Noise exposure immediately activates cochlear mitogen-activated protein kinase signaling.
Alagramam-KN; Stepanyan-R; Jamesdaniel-S; Chen-DH-C; Davis-RR
Noise Health 2014 Nov-Dec; 16(73):400-409
Noise-induced hearing loss (NIHL) is a major public health issue worldwide. Uncovering the early molecular events associated with NIHL would reveal mechanisms leading to the hearing loss. Our aim is to investigate the immediate molecular responses after different levels of noise exposure and identify the common and distinct pathways that mediate NIHL. Previous work showed mice exposed to 116 decibels sound pressure level (dB SPL) broadband noise for 1 h had greater threshold shifts than the mice exposed to 110 dB SPL broadband noise, hence we used these two noise levels in this study. Groups of 4-8-week-old CBA/CaJ mice were exposed to no noise (control) or to broadband noise for 1 h, followed by transcriptome analysis of total cochlear RNA isolated immediately after noise exposure. Previously identified and novel genes were found in all data sets. Following exposure to noise at 116 dB SPL, the earliest responses included up-regulation of 243 genes and down-regulation of 61 genes, while a similar exposure at 110 dB SPL up-regulated 155 genes and down-regulated 221 genes. Bioinformatics analysis indicated that mitogen-activated protein kinase (MAPK) signaling was the major pathway in both levels of noise exposure. Nevertheless, both qualitative and quantitative differences were noticed in some MAPK signaling genes, after exposure to different noise levels. Cacna1b, Cacna1g, and Pla2g6, related to calcium signaling were down-regulated after 110 dB SPL exposure, while the fold increase in the expression of Fos was relatively lower than what was observed after 116 dB SPL exposure. These subtle variations provide insight on the factors that may contribute to the differences in NIHL despite the activation of a common pathway.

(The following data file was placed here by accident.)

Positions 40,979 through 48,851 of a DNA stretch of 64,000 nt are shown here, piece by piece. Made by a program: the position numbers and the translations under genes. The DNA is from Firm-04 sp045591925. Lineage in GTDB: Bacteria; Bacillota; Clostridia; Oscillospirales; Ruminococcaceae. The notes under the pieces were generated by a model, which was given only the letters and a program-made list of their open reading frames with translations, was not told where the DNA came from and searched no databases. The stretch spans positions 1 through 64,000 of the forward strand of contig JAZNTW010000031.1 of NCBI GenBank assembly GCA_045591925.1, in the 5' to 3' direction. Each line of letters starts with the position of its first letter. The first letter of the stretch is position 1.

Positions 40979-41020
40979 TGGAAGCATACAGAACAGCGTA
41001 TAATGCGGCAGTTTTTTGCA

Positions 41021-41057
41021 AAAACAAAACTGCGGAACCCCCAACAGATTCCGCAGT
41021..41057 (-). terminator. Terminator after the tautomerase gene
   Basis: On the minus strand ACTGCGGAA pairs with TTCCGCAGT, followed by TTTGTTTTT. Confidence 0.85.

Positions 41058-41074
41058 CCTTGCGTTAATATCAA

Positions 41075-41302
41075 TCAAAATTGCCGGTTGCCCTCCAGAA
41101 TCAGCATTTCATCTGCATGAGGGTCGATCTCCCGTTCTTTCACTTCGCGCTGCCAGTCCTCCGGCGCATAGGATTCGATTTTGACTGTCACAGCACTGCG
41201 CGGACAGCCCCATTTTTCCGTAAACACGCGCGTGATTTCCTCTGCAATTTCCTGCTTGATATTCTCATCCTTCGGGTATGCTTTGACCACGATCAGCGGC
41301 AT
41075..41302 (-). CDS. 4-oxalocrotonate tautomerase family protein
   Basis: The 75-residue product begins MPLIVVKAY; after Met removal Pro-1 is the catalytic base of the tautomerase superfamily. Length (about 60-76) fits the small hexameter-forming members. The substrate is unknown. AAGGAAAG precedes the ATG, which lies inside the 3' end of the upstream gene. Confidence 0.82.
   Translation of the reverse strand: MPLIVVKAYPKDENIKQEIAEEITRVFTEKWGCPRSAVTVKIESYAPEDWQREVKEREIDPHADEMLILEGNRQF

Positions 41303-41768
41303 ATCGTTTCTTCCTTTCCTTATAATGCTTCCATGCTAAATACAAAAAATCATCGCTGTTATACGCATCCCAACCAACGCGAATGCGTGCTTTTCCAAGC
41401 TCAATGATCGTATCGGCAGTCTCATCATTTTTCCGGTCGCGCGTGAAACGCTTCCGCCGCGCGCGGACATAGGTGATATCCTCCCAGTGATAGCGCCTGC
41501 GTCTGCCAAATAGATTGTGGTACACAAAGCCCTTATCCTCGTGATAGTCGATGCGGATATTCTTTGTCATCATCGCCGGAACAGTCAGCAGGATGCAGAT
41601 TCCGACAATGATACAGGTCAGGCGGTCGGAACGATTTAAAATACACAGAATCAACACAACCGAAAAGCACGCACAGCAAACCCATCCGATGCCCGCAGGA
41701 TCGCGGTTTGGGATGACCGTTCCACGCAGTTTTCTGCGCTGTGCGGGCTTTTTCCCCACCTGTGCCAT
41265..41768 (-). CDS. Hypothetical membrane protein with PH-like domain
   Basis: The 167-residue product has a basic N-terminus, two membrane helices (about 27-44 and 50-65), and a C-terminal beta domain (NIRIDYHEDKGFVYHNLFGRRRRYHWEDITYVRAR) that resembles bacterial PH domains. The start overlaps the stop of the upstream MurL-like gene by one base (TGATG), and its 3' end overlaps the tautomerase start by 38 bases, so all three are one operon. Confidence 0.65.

Noise-exposure; Dose-response; Molecular-biology; Acoustic-trauma; Genes; Hearing-threshold; Noise-induced-hearing-loss; Proteins; Cell-function; Cellular-reactions; Hearing-loss; Noise-levels; Laboratory-animals; Laboratory-testing; Inner-ear; Biological-effects; Qualitative-analysis; Quantitative-analysis;
Author Keywords: Acoustic trauma; mitogen-activated protein kinase signaling; noise induced gene expression; noise induced hearing loss; permanent threshold shift
Dr. Kumar N. Alagramam, Department of Otolaryngology, University Hospitals Case Medical Center, Case Western Reserve University, Cleveland, OH 44106, USA
Noise & Health